Having an extensive background in survival skills has transferred nicely to the classroom as every year the students learn about the indigenous tribes of Maine and North America.  We get outside and work on skills like fire by friction and shelter building.  We practiced both bow drill and hand drill, two of the most common fire making techniques of the Natives from our area.  The kids not only gained a tremendous appreciation for "primitive" technologies, they had such a greater appreciation of the ease with which we use fire in our own lives.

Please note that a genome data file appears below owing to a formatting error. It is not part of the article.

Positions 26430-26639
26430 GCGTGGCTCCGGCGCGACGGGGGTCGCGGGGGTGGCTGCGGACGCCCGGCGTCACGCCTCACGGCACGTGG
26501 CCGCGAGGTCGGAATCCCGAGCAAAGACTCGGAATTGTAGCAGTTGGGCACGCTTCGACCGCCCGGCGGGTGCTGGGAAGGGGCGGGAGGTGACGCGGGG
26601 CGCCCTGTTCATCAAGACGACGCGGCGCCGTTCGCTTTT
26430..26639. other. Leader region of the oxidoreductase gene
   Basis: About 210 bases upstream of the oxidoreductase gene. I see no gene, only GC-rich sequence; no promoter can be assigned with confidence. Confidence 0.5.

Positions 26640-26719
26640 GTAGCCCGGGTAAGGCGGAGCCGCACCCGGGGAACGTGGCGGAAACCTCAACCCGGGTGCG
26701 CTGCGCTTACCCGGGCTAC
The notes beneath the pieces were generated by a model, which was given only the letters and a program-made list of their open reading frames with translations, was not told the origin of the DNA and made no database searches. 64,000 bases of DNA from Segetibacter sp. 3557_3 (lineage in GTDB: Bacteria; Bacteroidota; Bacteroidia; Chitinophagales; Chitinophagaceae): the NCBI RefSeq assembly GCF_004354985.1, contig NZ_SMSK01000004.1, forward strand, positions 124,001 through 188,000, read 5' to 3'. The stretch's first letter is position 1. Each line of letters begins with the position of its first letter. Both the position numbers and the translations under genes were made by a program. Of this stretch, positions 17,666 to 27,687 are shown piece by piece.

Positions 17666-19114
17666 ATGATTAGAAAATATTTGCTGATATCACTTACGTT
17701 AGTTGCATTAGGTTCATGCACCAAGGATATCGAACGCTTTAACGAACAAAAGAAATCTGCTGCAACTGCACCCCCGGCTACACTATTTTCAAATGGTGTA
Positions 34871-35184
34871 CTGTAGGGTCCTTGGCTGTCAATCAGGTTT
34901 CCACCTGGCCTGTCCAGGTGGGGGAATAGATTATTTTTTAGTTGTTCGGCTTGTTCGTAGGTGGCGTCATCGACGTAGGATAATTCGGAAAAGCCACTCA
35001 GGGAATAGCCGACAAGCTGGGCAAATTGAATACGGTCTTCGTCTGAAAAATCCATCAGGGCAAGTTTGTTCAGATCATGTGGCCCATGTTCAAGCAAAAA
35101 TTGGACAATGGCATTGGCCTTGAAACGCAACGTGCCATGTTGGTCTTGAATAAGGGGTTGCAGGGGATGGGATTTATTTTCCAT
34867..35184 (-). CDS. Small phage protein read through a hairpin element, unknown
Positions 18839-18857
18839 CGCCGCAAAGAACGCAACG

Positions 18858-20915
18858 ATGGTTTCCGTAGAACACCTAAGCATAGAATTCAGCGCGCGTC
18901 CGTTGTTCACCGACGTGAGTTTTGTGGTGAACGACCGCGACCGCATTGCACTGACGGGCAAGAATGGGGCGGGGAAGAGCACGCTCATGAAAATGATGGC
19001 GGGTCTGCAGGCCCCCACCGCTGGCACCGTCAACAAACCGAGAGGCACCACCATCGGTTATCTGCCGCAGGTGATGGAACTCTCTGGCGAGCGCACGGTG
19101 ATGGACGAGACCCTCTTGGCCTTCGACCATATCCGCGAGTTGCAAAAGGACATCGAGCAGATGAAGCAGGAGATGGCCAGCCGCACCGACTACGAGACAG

The kids studied Wabanaki culture, but also the Wampanoags of Thanksgiving fame.  They gathered grasses, made their own mats and created a wetu shelter in the middle of the schoolhouse.  It was the coveted place for reading time, that's for sure. 

Studying Natives of any culture is incredibly appealing to children from all walks of life.  Rather than only read about it and look at pictures in a textbook, it is an easy way to work outdoors and do hands-on skills.  Over the years we have done skin sewing, rawhide rattle making, soapstone carving, shelter building, basket weaving and fire making.  The kids have such a deeper understanding of what life was like for early peoples and a much better retention of the details often lost through rote memorization or pencil and paper testing. 

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Comment by Marghanita Hughes on April 10, 2012 at 9:35am

Absolutely FABULOUS!!!!

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